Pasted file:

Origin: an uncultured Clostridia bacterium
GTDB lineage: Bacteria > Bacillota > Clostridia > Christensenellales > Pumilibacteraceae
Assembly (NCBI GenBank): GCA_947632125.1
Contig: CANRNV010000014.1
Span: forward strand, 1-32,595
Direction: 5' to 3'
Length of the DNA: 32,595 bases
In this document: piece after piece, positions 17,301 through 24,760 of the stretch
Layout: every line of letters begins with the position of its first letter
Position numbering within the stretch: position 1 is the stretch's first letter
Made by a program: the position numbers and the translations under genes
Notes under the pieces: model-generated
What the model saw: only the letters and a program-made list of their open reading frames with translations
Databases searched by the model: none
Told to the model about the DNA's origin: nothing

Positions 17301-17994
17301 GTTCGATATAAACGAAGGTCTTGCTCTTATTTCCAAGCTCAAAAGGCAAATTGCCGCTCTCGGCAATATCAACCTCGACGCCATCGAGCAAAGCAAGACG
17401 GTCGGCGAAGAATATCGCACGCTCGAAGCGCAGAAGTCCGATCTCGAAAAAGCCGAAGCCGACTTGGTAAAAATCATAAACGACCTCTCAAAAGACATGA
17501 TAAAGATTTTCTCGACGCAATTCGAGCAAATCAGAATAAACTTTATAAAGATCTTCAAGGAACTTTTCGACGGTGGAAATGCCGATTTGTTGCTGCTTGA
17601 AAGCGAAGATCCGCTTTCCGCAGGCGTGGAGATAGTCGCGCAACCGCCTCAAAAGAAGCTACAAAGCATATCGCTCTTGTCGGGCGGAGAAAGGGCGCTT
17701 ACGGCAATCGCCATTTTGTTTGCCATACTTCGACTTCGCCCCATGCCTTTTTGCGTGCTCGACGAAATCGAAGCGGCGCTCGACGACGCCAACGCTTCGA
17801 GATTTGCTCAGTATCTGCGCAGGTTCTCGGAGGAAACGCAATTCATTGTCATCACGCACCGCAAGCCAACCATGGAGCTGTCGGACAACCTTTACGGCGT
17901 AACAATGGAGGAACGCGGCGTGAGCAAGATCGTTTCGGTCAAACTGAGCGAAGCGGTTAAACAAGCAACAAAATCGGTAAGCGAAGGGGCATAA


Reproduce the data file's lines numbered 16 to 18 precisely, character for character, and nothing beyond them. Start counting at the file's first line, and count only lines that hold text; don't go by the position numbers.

Positions 17301-17994
17301 GTTCGATATAAACGAAGGTCTTGCTCTTATTTCCAAGCTCAAAAGGCAAATTGCCGCTCTCGGCAATATCAACCTCGACGCCATCGAGCAAAGCAAGACG
17401 GTCGGCGAAGAATATCGCACGCTCGAAGCGCAGAAGTCCGATCTCGAAAAAGCCGAAGCCGACTTGGTAAAAATCATAAACGACCTCTCAAAAGACATGA